Translation:Math is practical in everyday life.
There is a difference in English between the phrase "every day" (something that happens on a daily basis) and the adjective "everyday" (commonplace, ordinary). "Math is practical everyday" isn't grammatically correct. "Math is practical every day" would imply that you have a practical use for mathematics every day of your life. "Math is practical in everyday life" would imply not that you use math every single day, but rather that there are practical uses for mathematics in one's ordinary activities, i.e. you don't need to be involved in an unusual activity to have a practical use for math.
Example: I wear clothes every day, but when I go somewhere fancy, I don't wear my everyday clothes.
Mathematics, physics, economics etc science names are all always singular in English, even if they sound like plurals. There is a good way to test: think if you can add numerals. Can you say "two mathematics" or "three mathematics" without sounding weird? If not, then it must be singular.
I think it always requires the verb in the singular, even though it looks like plural. I have never seen mathematics, or physics, or economics and verb in plural form anywhere.
In Britain, it's common to refer to 'maths' as plural. In US English, it's 'math', and it's singular.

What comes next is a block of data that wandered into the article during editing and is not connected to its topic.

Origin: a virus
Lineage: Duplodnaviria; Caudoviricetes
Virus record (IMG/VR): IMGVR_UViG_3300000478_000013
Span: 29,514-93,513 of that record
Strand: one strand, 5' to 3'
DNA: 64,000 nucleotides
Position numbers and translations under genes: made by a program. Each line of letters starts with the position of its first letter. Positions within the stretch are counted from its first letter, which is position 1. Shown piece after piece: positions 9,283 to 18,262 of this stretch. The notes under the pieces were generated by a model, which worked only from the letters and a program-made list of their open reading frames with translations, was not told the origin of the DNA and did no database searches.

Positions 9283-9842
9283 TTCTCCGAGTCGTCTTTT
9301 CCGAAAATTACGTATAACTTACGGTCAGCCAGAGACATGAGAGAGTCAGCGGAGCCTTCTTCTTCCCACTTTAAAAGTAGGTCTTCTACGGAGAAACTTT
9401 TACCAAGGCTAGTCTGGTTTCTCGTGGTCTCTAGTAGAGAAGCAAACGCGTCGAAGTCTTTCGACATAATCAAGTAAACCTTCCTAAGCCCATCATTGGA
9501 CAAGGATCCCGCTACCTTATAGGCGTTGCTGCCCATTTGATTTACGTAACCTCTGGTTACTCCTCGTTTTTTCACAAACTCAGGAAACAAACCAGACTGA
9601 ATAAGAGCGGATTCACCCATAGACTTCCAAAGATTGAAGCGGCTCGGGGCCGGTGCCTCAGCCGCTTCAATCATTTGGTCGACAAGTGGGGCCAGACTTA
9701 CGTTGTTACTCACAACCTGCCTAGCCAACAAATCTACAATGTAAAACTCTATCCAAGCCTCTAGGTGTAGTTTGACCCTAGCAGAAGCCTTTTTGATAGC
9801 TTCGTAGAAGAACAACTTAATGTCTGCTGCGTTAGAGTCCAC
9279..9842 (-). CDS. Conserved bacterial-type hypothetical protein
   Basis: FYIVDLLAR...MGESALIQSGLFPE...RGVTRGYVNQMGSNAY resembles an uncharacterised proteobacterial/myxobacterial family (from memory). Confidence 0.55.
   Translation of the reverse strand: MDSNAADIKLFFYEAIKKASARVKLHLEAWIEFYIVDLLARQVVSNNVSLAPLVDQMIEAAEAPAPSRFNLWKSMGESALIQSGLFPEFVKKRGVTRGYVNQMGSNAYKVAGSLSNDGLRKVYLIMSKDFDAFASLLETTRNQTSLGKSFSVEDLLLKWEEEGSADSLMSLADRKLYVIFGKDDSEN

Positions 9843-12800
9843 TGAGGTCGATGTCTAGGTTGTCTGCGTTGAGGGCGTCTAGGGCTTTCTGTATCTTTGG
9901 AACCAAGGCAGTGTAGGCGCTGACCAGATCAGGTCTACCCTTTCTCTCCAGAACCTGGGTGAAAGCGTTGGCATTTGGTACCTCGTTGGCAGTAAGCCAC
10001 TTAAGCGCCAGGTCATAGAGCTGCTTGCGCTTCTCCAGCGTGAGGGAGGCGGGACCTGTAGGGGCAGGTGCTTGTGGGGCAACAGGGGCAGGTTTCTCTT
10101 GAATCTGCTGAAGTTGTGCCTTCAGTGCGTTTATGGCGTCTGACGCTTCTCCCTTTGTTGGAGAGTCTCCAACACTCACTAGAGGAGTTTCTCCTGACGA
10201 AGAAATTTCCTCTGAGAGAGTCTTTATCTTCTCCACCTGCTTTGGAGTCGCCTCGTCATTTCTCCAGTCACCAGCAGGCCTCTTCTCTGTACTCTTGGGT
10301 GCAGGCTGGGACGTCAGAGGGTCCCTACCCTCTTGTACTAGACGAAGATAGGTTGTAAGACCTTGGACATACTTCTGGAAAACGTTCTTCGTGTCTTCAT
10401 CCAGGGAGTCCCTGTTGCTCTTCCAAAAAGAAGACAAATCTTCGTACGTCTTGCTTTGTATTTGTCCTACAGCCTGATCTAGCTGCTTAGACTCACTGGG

EDIT: although now that I think about it, I'm not sure what verb form they use in the UK
I said Math is practical in everyday and said it was wrong for the life bit not fair
every day ≠ everyday
I said, 'Mathematics are practical in the daily routine'..and was marked as wrong.. im going to challenge that..
I wrote "Math is practical in your daily routine." simply because I felt using "the daily routine" sounded strange despite it being grammatically correct. I reported mine as well. I think they both get the meaning across.
GreggOst: Probably there is an issue at least with "are". See the discussion started by Danmoller.
KarinGrant: "your" should not be in the translation. It's not there in the German sentence.
Canadian here; I have never in my life had someone say "Mathematics is" anything, ever.
One can dispute if it's a singular plural but I have also never heard someone say "Mathematic" on its own so one can, I suppose, argue that it either only singular (as a single field) or only plural (as a collection of disciplines).
Long story short I'm going to rules lawyer this because I'm annoyed at being marked wrong.
I pronounced "Mathematik ist nicht praktisch im Alltag" and it accepted xD
"... in real life." should be accepted. That is how it is expressed, at least, how I expressed the concept to my mathematics students.